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Wednesday, October 25, 2017

Toronto dazed and confused about flyers advertising weed delivery

Someone in Toronto is trying to make marijuana delivery happen, but it's not going to happen (if angry local parents have anything to do with it.)

Weedora is a new service that purports to allow adults in the GTA to order cannabis products right to their door. You may have seen hot pink flyers advertising it in your neighbourhood, in your mailbox or on the internet.

The company has been on a marketing tear lately, distributing door hangers all over town that promise "7 free grams when you order your first ounce." 

A simple graphic on the backs of these flyers shows how the service apparently works – "text, relax, smoke" – but many people are still confused about how this is even a thing. And with good reason.


The back of a Weedora flyer shows how the service is supposed to work. Photo by blogTO.

Marijuana isn't set to be legalized in Canada until next July, which technically makes Weedora an illegal recreational drug operation.

If dial-a-bottle services can't legally deliver alcohol past a certain time, how are Torontonians able to order an illegal substance to their homes, at any time, with no penalty?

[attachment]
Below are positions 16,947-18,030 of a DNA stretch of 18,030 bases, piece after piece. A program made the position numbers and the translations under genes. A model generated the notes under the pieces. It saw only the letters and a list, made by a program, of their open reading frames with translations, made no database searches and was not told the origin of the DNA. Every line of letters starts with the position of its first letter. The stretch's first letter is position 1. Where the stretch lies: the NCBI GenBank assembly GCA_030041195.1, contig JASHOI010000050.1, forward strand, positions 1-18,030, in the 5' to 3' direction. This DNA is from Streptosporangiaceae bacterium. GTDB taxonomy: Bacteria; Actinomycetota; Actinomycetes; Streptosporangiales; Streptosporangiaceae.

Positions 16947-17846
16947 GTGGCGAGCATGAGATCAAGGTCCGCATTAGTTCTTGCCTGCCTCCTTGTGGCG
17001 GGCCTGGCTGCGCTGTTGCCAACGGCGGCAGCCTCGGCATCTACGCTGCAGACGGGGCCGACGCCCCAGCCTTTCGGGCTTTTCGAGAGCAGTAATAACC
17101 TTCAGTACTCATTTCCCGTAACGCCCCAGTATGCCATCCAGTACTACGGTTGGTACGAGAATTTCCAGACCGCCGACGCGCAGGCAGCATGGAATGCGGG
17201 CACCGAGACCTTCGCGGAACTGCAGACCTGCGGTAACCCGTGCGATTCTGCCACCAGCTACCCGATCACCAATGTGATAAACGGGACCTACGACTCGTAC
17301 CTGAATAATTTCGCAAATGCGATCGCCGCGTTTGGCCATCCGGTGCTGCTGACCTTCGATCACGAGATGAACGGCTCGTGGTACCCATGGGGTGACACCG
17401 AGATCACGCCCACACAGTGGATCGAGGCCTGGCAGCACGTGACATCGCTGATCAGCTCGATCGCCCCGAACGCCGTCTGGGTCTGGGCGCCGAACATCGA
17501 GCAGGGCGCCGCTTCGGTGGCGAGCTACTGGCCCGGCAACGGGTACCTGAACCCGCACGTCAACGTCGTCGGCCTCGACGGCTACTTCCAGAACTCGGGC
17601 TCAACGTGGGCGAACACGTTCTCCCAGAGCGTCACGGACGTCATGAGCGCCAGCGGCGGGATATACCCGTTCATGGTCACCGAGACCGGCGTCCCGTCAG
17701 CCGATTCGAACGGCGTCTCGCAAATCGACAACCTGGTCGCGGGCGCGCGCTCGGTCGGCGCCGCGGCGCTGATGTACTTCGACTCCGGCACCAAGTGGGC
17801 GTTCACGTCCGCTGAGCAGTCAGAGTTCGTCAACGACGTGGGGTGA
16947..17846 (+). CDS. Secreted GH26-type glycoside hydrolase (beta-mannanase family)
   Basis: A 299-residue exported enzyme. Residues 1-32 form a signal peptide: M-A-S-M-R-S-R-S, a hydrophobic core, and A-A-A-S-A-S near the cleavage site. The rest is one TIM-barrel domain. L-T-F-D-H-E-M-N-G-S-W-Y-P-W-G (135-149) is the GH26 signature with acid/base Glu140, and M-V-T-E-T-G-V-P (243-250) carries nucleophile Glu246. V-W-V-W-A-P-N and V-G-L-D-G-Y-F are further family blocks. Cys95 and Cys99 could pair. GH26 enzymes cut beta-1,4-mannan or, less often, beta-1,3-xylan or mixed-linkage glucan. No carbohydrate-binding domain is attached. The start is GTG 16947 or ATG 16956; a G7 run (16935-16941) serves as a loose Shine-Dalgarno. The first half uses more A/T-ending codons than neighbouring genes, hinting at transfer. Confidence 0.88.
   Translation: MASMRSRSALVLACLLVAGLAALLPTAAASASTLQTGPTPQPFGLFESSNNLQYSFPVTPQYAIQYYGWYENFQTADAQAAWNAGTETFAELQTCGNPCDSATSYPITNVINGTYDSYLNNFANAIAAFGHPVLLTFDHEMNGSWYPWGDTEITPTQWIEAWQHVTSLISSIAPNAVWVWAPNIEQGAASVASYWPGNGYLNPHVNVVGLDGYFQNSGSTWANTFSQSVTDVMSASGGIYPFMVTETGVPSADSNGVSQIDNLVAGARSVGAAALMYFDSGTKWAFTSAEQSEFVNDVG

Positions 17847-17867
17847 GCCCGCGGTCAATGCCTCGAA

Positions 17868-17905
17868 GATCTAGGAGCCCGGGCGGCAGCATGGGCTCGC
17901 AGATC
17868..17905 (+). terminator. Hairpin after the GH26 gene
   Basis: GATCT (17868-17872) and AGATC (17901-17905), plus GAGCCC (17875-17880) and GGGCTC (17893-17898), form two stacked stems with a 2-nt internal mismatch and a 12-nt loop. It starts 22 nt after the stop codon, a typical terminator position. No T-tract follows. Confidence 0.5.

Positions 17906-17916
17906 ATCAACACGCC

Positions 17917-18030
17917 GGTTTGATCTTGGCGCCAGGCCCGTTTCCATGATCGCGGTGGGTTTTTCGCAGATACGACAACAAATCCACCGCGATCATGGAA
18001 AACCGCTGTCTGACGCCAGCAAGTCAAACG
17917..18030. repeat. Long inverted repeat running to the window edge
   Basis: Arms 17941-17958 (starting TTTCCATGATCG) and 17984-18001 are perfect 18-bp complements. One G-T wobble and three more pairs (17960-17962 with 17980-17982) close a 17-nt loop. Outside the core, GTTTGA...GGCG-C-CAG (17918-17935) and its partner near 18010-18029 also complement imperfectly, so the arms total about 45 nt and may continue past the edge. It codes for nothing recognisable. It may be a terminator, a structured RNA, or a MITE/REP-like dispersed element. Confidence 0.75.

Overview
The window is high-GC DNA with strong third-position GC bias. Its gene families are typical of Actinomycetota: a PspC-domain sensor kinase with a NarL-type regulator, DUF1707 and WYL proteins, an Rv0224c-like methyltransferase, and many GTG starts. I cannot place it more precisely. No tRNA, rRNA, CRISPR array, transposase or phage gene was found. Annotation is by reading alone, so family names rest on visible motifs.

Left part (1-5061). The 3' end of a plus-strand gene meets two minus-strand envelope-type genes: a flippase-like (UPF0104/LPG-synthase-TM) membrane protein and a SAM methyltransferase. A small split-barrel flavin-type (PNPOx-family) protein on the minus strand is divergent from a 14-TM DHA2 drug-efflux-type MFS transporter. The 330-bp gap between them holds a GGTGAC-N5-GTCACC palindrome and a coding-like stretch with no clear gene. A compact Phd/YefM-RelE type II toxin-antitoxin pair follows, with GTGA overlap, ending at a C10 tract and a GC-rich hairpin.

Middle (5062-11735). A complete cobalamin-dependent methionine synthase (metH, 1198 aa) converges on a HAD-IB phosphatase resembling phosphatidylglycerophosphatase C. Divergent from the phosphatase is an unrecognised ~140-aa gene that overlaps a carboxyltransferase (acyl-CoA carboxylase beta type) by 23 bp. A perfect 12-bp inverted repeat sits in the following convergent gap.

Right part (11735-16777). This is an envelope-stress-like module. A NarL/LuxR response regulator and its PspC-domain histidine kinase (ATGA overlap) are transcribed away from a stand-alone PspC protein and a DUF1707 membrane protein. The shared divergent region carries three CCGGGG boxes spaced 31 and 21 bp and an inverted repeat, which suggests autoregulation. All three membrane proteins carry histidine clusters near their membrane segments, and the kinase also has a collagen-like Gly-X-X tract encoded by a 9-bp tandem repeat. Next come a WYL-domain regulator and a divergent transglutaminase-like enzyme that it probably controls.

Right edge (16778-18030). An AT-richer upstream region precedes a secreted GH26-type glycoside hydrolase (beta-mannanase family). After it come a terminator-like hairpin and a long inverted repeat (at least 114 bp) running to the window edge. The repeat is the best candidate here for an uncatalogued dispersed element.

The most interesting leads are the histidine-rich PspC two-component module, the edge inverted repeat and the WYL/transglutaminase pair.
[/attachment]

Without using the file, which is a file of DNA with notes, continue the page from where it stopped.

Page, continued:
"These criminal drug dealers need to put in jail and assets seized," wrote someone on Twitter today after learning of the flyers. "They put vulnerable individuals and neighbourhoods at risk."

Some people in the city – particularly parents of young children – are more angry about the door hangers themselves than the threat of getting dinged by the cops for having weed.

Others in Toronto seem delighted, or at the very least amused by the idea.

Unfortunately for them, business is off to shaky start.

Weedora's Twitter account has been flooded over the past week with mentions from customers who say they're unable to access the company's website or place an order via text message.

Oh, and on Friday, we learned that Foodora (the very much legal food delivery brand) had served Weedora with a cease and desist notice for copyright infringement.

So parents might not have much to worry about, after all. The weed delivery firm is already experiencing legal troubles – just not the type you'd normally expect.

by Lauren O'Neil via blogTO

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